I recently purchased a Raspberry Pi 2 and have had it sitting around for about a week. With my birthday coming up, a day that coincides with Pi Day, I figured I might get started on using the Pi. My wife and I have been developing websites both for fun and profit. I have been wanting a way to inexpensively create some routing to our development environments when we need to demonstrate the sites as they are being developed. I have also been wanting to play around a bit with node.js. The stars aligned and I had a project in mind: A Raspbery Pi setup as a reverse proxy to point to our development sites to our internal development machines/instances.
Ok so with the Pi in hand, a 32Gb SD card, I began the journey by downloading a Pi image. You can use just about any Pi image, however, I'd recommend Raspbian.
Developing the CMS for Linuxphile has been an interative process. I started with the authentication, which Laravel made, extremely simple, moved on to the content management side by reviewing editors, playing with a few, and integrating file browser and upload features in to each of the editors I reviewed. After the content piece was complete I worked on displaying the individual posts. Recently, I have added the functionality for visitors to comment on posts. Go ahead, look below, you'll see the comment section and leave me some feedback. I will likele be updating the display of the comments, but the basic idea is covered below.
For those that do not know, I have used Laravel to create a custom content management system (CMS) for Linuxphile. Laravel is a PHP framework that makes coding in PHP a dream. Laravel and aritsan have rejevunated my lust for technology and very much my love of coding in PHP. Alright, I'll stop cheesing about Laravel and get to the meat of this.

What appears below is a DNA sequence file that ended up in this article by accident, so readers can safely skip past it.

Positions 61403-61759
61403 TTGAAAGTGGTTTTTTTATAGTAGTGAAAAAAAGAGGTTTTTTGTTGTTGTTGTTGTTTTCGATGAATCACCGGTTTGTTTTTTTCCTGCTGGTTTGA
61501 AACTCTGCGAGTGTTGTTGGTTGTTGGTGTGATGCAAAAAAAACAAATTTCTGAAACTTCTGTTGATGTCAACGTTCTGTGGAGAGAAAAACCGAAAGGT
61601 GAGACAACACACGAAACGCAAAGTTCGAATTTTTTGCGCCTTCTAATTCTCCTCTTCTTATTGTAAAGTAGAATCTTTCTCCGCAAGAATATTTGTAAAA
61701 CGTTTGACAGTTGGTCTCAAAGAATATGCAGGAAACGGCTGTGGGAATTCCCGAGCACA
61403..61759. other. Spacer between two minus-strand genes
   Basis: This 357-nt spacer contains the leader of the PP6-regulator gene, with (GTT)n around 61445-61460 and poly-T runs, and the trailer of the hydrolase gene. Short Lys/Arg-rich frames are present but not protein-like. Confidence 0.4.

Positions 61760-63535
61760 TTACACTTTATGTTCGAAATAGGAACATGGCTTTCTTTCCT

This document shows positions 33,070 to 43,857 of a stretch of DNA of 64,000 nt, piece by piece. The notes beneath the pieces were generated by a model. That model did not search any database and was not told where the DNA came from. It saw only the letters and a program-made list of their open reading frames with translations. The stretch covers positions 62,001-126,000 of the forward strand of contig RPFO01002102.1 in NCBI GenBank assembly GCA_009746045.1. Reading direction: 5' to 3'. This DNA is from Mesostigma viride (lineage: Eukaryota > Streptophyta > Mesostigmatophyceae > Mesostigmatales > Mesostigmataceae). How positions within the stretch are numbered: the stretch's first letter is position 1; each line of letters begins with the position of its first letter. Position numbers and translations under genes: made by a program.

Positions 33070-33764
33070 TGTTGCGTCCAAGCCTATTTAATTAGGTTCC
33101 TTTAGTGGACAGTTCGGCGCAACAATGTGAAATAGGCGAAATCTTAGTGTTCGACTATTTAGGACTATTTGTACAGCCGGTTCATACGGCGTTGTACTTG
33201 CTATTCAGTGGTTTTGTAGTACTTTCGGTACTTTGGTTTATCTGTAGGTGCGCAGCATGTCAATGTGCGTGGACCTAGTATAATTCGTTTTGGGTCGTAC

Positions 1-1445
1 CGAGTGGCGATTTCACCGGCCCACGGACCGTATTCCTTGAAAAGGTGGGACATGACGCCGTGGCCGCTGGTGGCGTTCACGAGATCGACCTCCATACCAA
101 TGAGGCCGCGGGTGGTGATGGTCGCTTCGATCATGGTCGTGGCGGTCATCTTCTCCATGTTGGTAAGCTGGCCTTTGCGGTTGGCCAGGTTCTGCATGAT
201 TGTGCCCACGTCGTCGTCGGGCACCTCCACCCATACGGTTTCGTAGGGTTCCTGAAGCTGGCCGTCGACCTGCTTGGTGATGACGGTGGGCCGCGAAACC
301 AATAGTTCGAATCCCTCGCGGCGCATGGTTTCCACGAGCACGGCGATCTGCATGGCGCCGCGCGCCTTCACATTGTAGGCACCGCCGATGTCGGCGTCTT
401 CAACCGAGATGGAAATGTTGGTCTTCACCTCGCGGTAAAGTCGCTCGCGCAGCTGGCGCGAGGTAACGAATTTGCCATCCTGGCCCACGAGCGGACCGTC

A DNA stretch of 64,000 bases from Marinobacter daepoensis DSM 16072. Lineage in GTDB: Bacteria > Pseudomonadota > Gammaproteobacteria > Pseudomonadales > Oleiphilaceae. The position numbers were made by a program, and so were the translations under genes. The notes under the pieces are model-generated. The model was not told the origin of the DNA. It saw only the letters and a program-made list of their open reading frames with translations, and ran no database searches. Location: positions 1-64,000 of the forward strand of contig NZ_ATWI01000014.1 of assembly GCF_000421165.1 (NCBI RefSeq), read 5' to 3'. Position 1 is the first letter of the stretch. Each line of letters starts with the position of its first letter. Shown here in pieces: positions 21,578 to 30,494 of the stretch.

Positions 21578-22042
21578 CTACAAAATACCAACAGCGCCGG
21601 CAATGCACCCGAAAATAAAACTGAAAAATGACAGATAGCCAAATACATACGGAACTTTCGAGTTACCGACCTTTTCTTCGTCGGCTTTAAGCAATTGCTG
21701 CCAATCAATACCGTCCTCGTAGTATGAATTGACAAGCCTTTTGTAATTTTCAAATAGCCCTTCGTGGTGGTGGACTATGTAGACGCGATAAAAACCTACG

TinyMCE is just that, tiny, but a full featured WYSIWYG editor and can be as bloated as you desire by enabling various plugins. For the most part the documentation is really straight forward. I was able to get the file browser working within minutes, but the file upload feature required quite a bit more work. Below are details one what I have done to get this working, with links to where I found pointers in the right direction.
Well, it is quite embarrassing for me to admit, but Linuxphile was hacked. I was a slacker neglecting to update the vulnerable version of Drupal the site was running. Pure laziness. I hadn't touched Linuxphile in months and event after a message from a user at Techguy.org letting me know the site was hacked, I put off looking in to it for a while. It wasn't until Mike Cermak notified me of the abusive/fake paypal account affecting his other clients that I finally did something about it.
That something wasn't to patch Drupal, nor to undo the hack. I wiped out everything, taking only a backup of the database. Clean!
The site being hacked was actually a good thing for me. I kept telling myself it was too hard to find time to dedicate to the site with the size of my family. Five kids; can you imagine? Well I've found if I deprive myself of sleep I can in fact find time for the site. I have gotten back in to technology as a hobby by re-writing the site from the ground up.